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Criminal Procedure
University of Dayton School of Law
Brenner, Susan W.

University of Dayton School of Law
Prof. Susan Brenner
Criminal Procedure: Investigation
Fall 2013
I.      Interrogation à 5th and 6th amendments
                         i.     General Analysis
1.  Question #1 àWas there coercive police conduct (i.e., did the police “do” something to try to get the person to confess)?
a.    NO à end of analysis. No state action or no coercion, thus no violation of the due process clause of the Fifth Amendment)
b.   YES à Question #2
                                                 i.     Did the police’s actions overbear the suspect’s will, so that the confession is not voluntary?
1.    Look @ Totality of Three Factors:
a. 1. Suspect Characteristics
                                                                                            i.      Ex: Age, health, education, religion, experience with law enforcement, or any other characteristic that would tend to make him/her more or less vulnerable to the police’s interrogation tactics
                                                                                         ii.      Suspect characteristics can act alone to void voluntariness even without actual police coercion: if suspect is forced by god to confess, for example.
b. 2. Police Tactics
                                                                                            i.      Ex: Physical violence, promises of leniency, tricks, lies, exploiting suspect’s fatigue and/or health/mental problems, depravation of food or bathroom, exploitation of suspect’s HOPES or FEARS, etc.
c.  3. Context
                                                                                            i.      Ex: Where and when did interrogation occur, how long did it last, was the suspect given food and/or drink, was the suspect allowed to go to the bathroom, was the suspect given medication he needed, was the suspect’s religion exploited, etc.?
c.    If the Due Process Voluntariness Analysis shows that there is police conduct, but that the suspect’s will was not overborn on the account of his suspect characteristics, police tactics, or the context, then the confession was voluntary and will be admissible under this test.
d.   The Due Process Voluntariness Analysis is ALWAYS alive and can be used even with Messiah and Miranda. 
1.    Applies regardless of the custodial status
2.   Applies regardless of whether suspect has been charged
                      ii.     Private Individual as an Agent of Cops
1.  1. Did private citizen actually gather evidence?
2. 2. Did cops encourage citizen to gather evidence?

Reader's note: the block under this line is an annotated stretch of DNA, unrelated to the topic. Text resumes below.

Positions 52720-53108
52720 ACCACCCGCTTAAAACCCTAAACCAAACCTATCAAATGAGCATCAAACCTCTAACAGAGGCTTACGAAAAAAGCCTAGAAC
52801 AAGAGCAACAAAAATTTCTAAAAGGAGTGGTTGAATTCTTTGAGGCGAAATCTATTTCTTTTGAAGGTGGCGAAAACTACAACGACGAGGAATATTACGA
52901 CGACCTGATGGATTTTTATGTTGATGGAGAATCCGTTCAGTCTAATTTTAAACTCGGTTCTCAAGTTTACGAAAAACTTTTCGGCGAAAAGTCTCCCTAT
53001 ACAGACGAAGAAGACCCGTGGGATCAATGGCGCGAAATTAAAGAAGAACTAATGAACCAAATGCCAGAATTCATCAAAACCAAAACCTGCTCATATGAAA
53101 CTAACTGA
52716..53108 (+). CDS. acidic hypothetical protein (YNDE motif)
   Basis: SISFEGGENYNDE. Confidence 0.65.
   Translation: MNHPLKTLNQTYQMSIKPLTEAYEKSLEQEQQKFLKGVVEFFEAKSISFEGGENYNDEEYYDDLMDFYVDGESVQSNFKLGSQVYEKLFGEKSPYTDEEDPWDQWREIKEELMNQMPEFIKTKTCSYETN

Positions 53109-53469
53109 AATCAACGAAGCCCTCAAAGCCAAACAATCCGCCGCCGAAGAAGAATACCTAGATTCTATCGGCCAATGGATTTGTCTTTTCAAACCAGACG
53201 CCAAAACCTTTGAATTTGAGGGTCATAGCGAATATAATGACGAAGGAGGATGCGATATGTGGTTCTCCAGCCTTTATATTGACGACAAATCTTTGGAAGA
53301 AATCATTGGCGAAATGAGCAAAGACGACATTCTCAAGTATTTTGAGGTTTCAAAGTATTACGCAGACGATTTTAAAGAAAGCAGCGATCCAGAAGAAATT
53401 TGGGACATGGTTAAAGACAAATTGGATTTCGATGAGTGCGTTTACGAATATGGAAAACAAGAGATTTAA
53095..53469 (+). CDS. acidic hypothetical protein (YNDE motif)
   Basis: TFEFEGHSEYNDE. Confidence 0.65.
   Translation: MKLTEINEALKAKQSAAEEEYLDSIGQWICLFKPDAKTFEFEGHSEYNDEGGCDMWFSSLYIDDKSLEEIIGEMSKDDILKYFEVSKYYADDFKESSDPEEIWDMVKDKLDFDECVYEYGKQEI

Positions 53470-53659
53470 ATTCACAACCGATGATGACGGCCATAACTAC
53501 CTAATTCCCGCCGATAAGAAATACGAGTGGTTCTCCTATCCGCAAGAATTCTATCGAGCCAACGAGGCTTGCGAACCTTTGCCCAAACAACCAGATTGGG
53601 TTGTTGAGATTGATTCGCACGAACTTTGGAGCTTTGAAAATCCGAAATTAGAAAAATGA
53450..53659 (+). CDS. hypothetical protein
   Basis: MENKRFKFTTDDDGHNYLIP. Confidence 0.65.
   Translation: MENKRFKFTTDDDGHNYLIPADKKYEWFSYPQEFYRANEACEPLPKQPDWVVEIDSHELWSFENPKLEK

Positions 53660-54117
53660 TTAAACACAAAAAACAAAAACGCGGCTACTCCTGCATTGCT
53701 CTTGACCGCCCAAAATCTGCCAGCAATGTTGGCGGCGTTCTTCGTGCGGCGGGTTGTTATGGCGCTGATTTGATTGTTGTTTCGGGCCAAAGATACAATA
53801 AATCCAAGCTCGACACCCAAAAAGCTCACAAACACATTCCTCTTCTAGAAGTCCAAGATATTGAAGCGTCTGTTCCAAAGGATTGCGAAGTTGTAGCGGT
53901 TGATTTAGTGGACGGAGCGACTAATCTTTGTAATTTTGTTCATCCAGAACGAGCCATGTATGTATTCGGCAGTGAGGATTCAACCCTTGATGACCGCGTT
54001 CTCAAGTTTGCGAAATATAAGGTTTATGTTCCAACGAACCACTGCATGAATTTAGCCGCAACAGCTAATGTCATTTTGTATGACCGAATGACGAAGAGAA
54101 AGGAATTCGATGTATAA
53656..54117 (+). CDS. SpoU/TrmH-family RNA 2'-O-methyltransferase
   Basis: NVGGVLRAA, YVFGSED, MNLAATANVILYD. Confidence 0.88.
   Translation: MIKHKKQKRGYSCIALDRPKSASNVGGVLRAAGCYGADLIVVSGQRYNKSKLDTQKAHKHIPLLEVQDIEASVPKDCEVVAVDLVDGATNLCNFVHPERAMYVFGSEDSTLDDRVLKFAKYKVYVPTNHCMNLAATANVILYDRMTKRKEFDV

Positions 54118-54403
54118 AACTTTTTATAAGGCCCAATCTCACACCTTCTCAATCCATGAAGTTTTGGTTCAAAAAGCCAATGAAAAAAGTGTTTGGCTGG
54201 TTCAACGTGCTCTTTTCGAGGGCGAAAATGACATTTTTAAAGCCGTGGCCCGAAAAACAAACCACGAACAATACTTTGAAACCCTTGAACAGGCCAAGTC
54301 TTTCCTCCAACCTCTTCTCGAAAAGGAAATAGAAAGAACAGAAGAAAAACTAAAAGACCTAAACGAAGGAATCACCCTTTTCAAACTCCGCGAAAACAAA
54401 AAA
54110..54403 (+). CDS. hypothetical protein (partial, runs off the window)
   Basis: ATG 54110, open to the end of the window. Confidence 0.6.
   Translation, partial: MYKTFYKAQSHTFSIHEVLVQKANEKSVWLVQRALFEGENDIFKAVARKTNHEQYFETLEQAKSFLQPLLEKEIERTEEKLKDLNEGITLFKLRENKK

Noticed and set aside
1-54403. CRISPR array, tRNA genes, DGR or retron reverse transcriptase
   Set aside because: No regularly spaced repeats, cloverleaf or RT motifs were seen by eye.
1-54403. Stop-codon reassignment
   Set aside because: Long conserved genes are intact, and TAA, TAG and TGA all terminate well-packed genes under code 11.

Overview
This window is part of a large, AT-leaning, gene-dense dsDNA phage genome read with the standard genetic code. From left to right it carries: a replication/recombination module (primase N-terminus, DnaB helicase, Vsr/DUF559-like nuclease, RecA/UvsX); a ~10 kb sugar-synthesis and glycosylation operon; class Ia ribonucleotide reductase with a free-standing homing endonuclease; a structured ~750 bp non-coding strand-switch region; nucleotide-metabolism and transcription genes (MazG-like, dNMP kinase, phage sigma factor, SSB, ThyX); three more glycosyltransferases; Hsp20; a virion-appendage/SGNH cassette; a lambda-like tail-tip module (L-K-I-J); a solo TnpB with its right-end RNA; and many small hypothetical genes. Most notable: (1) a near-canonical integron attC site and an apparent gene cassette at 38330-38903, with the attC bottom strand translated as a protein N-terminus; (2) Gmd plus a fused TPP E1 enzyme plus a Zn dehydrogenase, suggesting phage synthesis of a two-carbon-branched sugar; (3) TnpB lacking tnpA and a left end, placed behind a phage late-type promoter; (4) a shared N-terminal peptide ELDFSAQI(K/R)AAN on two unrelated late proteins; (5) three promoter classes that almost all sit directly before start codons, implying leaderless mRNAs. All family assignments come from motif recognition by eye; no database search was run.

i.     If the private citizen was encouraged or incentivized to gather evidence like a confession, then he is an agent of the state and
a. THUS there is a State Action and thus the confession falls under the Fifth Amendment and the Due Process Voluntariness Test.
                         i.     General
2.  ****Comes from the SIXTH AMENDMENT’S right to counsel ****
                      ii.     Application
1.  Apply Massiah when the “government deliberately elicits incriminating statements without the person’s attorney when the person has been charged or indicted.”
                                                 i.     Thus, Massiah does not apply to “suspects”
1.    HOWEVER, Massiah can be applied to “suspects” if the government’s investigation has FOCUSED!
                                              ii.     Once the Sixth Amendment attaches (i.e., at charging, indicting, or focusing) the police CANNOT
1.    1. Deliberately elicit
                                                                                            i.      Broader than the Miranda definition of “interrogation”
                                                                                         ii.      Are the cops trying to get person to speak?
2.   2. Incriminating statements
                    iii.     Deliberate Eli

is a prophylactic set of rules that RISE ABOVE the protections of the 5th Amendment, and thus can be chipped away. They are NOT the 5th Amendment itself.
                    iii.     Application
1.  Miranda applies when:
a.    1. Suspect is in custody, AND
b.   2. Suspect is being interrogated by police or agent of police
1.    C + I = warning
a. Warning = given + knowledge
b. Right to Silent
                                                                                         i.      Invoke
                                                                                      ii.      Waive
c.  Right to Counsel
                                                                                         i.      Invoke
                                                                                      ii.      Waive
2.   If no custody or no interrogation, then the cops don’t need to give the suspect the Miranda warning. However, if the suspect IS in custody and being interrogated, then the cops need to administer the Miranda warning or risk all statements by the suspect being inadmissible.
2. Custody
a.    Your Home?
                                                 i.     Probably not.
                                              ii.     You are assumed to be in control when you’re at home.
                                            iii.     If you’re a poisoner, then your cell is your home.  If they cops or prison takes you elsewhere inside the prison, then you’re not in your home and you don’t have control.
1.    So a jailhouse rat is totally permissible under Miranda is the rat is talking to the suspect in their cell!